message_too_large
         unknown
         no_problemo

       The "spam" standard reason indicates that the message bounced because
       the recipient considered it spam.

       (no_problemo will only appear if you set {report_non_bounces=>1})

       If the bounce message is not structured according to RFC1892,
       BounceParser will still try to return as much information as it can; in
       particular, you can count on "email" and "std_reason" to be present.

   addresses
       Returns a list of the addresses which appear to be bouncing.  Each
       member of the list is an email address string of the form
       'foo@bar.com'.

   orig_message_id
       If possible, returns the message-id of the original message as a
       string.

   orig_message
       If the original message was included in the bounce, it'll be available
       here as a message/rfc822 MIME entity.

         my $orig_message    = $bounce->orig_message;

   orig_header
       If only the original headers were returned in the text/rfc822-headers
       chunk, they'll be available here as a Mail::Header entity.

   orig_text
       If the bounce message was poorly structured, the above two methods
       won't return anything --- instead, you get back a block of text that
       may or may not approximate the original message.  No guarantees.  Good
       luck.

CAVEATS

       Bounce messages are generally meant to be read by humans, not
       computers.  A poorly formatted bounce message may fool BounceParser
       into spreading its net too widely and returning email addresses that
       didn't actually bounce.  Before you do anything with the email
       addresses you get back, confirm that it makes sense that they might be
       bouncing --- for example, it doesn't make sense for the sender of the
       original message to show up in the addresses list, but it could if the
       bounce message is sufficiently misformatted.

       Still, please report all bugs!

FREE-FLOATING ANXIETY

       Some bizarre MTAs construct bounce messages using the original headers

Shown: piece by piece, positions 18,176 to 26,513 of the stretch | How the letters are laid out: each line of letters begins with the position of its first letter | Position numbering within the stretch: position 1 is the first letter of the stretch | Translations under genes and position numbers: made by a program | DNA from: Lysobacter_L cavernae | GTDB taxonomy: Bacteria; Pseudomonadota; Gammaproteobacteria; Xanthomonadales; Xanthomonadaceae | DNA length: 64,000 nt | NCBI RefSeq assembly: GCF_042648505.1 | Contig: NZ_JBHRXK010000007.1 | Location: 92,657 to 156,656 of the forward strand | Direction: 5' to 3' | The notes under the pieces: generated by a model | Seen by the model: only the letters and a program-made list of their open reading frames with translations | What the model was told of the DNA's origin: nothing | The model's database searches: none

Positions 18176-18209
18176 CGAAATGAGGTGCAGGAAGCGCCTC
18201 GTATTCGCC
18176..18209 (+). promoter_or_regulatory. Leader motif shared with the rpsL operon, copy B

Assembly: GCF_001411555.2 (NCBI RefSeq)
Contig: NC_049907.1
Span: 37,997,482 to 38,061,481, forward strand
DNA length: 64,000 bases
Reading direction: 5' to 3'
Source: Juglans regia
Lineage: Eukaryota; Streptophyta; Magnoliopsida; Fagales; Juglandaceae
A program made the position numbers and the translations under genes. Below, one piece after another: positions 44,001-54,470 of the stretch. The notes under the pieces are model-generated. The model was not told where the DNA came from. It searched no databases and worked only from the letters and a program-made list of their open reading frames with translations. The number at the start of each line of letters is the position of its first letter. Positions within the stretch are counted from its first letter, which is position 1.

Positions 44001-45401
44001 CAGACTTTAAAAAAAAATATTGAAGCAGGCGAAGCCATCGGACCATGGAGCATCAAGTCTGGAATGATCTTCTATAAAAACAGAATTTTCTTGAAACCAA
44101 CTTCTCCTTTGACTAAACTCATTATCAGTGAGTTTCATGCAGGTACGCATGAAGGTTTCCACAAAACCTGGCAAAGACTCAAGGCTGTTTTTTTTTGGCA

of the original message.  If your application relies on the assumption
       that all Message-IDs are unique, you need to watch out for these MTAs
       and program defensively; before doing anything with the Message-ID of a
       bounce message, first confirm that you haven't already seen it; if you
       have, change it to something else that you make up on the spot, such as
       "<antibogus-TIMESTAMP-PID-COUNT@LOCALHOST>".

BUGS

       BounceParser assumes a sanely constructed bounce message.  Input from
       the real world may cause BounceParser to barf and die horribly when we
       violate one of MIME::Entity's assumptions; this is why you should
       always call it inside an eval { }.

   TODO
       Provide some translation of the SMTP and DSN error codes into English.
       Review RFC1891 and RFC1893.

KNOWN TO WORK WITH

       We understand bounce messages generated by the following MTAs /
       organizations:

        Postfix
        Sendmail
        Exim
        AOL
        Yahoo
        Hotmail
        AOL's AirMail sender-blocking
        Microsoft Exchange*
        Qmail*
        Novell Groupwise*

        * Items marked with an asterisk currently may return incomplete information.

SEE ALSO

         Used by http://listbox.com/ --- if you like BounceParser and you know it,
         consider Listbox for your mailing list needs!

         SVN repository and email list information at:
         http://emailproject.perl.org/

         RFC1892 and RFC1894

RANDOM OBSERVATION

       Schwern's modules have the Alexandre Dumas property.

AUTHOR

       Original author: Meng Weng Wong, <mengwong+bounceparser@pobox.com>

       Current maintainer: Ricardo SIGNES, <rjbs@cpan.org>

       Massive contributions to the 1.5xx series were made by William Yardley
       and Michael Stevens.  Ricardo mostly just helped out and managed
       releases.

COPYRIGHT AND LICENSE

         Copyright (C) 2003-2006, IC Group, Inc.
         pobox.com permanent email forwarding with spam filtering
         listbox.com mailing list services for announcements and discussion

       This library is free software; you can redistribute it and/or modify it
       under the same terms as Perl itself.

WITH A SHOUT OUT TO

         coraline, Fletch, TorgoX, mjd, a-mused, Masque, gbarr,
         sungo, dngor, and all the other hoopy froods on #perl

perl v5.14.2                      2013-Mail::DeliveryStatus::BounceParser(3pm)



  All copyrights belong to their respective owners. Other content (c) 2014-2018, GNU.WIKI. Please report site errors to webmaster@gnu.wiki.
Page load time: 0.090 seconds. Last modified: November 04 2018 12:49:43.